When no locals are willing to make a journey to return a little girl just rescued from the Kiowa, Kidd is reluctant but honor-bound to accept the calling. The 10 yr.old girl has been with the Kiowa for four years and seems a *hellion* to Kidd. With the fifty dollars he is given to make the journey, he buys a wagon, has the local Wichita Falls whores bathe and dress her, and sets off with the little *savage* for San Antonio to deliver her to German immigrant aunt and uncle. During the journey the unlikely duo share, (and it is a wild trip!) the two develop a bond that melts your heart, as you might expect. Kidd understands the girl's Indian ways, the freedom of living unfettered by the events and confines of the world; Johanna (a name the girl refuses to respond to) slowly begins to trust the white haired old man, even begins to call him Grandfather. Together they are an odd team, fighting off Indians and other opportunistic predators.
Jiles's Kidd is my favorite character in a while, a crusty but noble man that is completely without guile. His nature allows him to observe the girl and the conflicting culture with respect; slowly she begins to bloom under his care. His sincere observations and acts of humanity burn in your heart and will most likely fill your eyes with tears. When Johanna bends over with a knife to scalp a dead man, Kidd patiently explains to her the practice “is considered very impolite” among white men, and simply isn’t done. Her ability to survive, adapt, and still hold onto the practices she loves -- learned during her years with the Indians -- is written so well you understand without judgement. What this author produces is a pure love story that is beyond what you may expect. She writes the landscape and atmosphere of the times vividly -- I remember the book as if I rolled over the wonderful Texas landscape in a bumpy wagon myself, the smell of rivers and sage brush, the crunch of big Burr Oak acorns under the squeaking wooden wheels.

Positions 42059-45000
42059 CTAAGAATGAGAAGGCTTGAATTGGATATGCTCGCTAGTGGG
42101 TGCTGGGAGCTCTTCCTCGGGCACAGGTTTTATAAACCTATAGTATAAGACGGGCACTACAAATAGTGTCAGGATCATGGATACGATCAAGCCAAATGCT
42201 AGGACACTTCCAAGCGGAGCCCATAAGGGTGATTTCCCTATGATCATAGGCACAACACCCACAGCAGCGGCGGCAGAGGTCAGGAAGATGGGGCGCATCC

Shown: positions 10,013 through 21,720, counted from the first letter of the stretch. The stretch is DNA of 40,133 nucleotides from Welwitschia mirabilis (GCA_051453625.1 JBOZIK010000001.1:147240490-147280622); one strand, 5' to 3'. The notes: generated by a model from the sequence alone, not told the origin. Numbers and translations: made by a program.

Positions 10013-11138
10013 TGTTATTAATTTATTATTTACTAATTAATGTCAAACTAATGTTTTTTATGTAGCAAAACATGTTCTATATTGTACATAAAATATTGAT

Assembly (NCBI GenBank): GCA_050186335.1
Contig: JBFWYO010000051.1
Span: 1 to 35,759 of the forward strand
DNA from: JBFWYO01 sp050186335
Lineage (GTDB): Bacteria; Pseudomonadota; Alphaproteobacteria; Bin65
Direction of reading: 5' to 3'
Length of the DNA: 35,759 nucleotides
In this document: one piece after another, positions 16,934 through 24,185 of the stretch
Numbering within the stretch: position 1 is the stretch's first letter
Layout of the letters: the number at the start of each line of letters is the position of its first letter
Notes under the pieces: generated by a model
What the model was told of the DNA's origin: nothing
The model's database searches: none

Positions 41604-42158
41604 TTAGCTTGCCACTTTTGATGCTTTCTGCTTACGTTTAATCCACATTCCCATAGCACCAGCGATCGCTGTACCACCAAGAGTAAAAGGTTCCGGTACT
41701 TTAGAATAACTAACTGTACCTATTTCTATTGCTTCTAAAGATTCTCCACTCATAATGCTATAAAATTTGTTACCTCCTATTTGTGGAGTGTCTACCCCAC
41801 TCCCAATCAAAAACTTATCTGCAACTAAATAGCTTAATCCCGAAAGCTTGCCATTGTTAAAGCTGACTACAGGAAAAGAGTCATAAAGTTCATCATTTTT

I first gave the book 4 stars, it's short almost like a novella, but I realized it's still packed with everything you could want out of a great read (except more of it). I highly recommend; one of my top choices for 2016 and definitely the winner for the Fall releases. Beautifully read...I think you will hold onto this and yearn for more of Capt. Jefferson Kyle Kidd.
Anyone expecting a yarn of the wild west replete with gunfights and non-stop action will be disappointed with this excellent story. The cadence, which builds up slowly throughout the course of the book, is as measured as a horse-drawn wagon. Paulette Jiles' characters are complex, multi-dimensional, and evolving as they carry the story forward, consistently teaching the attentive reader/listener valuable lessons in human character. The writing, once you are acclimated to its deliberate pacing, approaches poetry by the final third of the book, filling one with a longing for the characters and the places they travel.
I must admit, I became so caught up in the story of Captain Kidd and his charge Johanna, that I began to dread the approaching finale of their tale. Without disclosing too much, I hope, let me just say I reached the end with much relief! This was an enlightening, engrossing tale that, like the best examples of any genre, transcends the boundaries of its category to impart valuable life lessons. Most importantly, it was thoroughly enjoyable.